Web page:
Carlos and Roby are two ex-convicts with a simple mission: picking up inmates on the day they’re released from prison and guiding them through a changed world.
...Carlos handed Hammock the key and asked if he wanted to pop the trunk. But the key wasn’t a key; it was a button. After squinting at it for a second, Hammock handed it back and said, ‘‘I wouldn’t know what to do with that.’’
He’d been in prison for 21 years.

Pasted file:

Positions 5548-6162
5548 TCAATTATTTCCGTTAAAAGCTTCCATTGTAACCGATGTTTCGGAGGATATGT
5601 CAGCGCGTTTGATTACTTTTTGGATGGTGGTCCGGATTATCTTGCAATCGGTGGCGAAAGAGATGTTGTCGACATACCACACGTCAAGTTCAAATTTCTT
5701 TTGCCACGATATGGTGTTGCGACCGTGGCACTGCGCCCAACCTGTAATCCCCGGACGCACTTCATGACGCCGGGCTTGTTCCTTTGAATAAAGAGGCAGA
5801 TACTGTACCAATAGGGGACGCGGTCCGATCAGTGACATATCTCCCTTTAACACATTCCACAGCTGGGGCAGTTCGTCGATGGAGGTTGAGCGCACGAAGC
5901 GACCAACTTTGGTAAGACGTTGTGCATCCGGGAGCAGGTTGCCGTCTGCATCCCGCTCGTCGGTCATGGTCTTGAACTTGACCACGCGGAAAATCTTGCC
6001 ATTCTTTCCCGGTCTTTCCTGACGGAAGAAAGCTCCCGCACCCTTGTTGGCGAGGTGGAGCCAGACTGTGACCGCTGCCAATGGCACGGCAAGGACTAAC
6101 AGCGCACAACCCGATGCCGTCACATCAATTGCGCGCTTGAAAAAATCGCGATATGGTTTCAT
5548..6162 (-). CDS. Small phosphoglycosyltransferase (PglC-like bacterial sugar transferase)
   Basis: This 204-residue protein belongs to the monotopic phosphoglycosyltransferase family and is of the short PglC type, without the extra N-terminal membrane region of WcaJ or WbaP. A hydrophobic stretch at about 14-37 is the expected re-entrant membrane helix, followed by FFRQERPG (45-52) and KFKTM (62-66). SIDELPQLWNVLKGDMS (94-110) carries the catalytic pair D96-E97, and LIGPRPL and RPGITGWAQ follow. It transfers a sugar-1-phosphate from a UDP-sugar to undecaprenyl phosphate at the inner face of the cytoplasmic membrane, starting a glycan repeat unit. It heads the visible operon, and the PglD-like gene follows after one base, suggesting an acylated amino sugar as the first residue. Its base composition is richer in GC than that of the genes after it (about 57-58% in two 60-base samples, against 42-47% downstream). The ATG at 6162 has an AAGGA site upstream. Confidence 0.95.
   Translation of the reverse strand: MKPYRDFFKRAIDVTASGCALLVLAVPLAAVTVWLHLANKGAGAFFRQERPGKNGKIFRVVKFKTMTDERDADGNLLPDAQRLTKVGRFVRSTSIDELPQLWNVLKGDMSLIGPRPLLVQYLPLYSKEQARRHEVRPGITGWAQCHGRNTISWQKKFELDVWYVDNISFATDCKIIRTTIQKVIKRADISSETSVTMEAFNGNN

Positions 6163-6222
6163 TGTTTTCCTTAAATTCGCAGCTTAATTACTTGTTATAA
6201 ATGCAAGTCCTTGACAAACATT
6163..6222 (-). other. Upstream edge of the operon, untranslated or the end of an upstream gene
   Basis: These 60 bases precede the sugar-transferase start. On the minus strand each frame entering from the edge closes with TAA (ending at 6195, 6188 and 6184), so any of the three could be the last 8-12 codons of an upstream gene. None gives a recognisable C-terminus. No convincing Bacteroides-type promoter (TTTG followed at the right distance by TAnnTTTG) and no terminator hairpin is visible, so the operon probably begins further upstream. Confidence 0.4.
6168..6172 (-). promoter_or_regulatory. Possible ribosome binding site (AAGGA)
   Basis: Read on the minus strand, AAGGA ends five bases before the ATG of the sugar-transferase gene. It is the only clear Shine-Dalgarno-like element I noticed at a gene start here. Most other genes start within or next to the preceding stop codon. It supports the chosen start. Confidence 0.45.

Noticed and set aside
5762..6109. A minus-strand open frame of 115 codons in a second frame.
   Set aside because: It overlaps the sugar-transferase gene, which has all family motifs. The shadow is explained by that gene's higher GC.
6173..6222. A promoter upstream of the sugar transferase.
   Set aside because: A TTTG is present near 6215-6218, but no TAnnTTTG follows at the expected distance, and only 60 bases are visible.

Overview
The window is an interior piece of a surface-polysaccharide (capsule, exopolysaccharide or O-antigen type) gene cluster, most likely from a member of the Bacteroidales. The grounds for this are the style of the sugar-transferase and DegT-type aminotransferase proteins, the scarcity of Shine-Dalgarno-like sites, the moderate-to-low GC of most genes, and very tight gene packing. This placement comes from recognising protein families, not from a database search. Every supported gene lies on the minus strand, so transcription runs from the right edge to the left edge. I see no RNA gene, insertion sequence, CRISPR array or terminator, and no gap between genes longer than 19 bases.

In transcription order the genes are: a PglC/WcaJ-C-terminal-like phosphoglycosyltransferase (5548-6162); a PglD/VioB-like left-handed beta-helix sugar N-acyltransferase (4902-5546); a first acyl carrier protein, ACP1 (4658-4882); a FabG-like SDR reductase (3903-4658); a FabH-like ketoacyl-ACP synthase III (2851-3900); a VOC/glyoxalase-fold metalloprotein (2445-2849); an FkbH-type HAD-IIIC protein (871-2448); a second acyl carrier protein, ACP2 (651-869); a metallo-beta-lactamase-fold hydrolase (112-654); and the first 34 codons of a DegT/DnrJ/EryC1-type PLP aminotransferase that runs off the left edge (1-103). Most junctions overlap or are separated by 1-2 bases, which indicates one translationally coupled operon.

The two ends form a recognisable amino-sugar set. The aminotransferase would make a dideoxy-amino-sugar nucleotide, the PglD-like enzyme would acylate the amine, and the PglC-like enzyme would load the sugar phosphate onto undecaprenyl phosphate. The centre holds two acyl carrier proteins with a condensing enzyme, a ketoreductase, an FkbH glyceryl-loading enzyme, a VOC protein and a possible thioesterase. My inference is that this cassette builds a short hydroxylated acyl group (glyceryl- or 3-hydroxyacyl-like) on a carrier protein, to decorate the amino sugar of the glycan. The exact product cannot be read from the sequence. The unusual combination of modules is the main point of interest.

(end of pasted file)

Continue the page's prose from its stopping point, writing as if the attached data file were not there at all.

...Acosta describes stopping for breakfast near the prison that first morning as if it were a horrifying fever dream: He kept looking around the restaurant for a sniper, as in the chow hall in prison, and couldn’t stop gawking at the metal knives and forks, ‘‘like an Aztec looking at Cortez’s helmet,’’ he says. It wasn’t until he got up from the booth and walked to the men’s room, and a man came out the door and said, ‘‘How you doin’?’’ and Acosta said, ‘‘Fine,’’ that Acosta began to feel, even slightly, like a legitimate part of the environment around him. He’d accomplished something. He’d made a treacherous trip across an International House of Pancakes. He’d peed.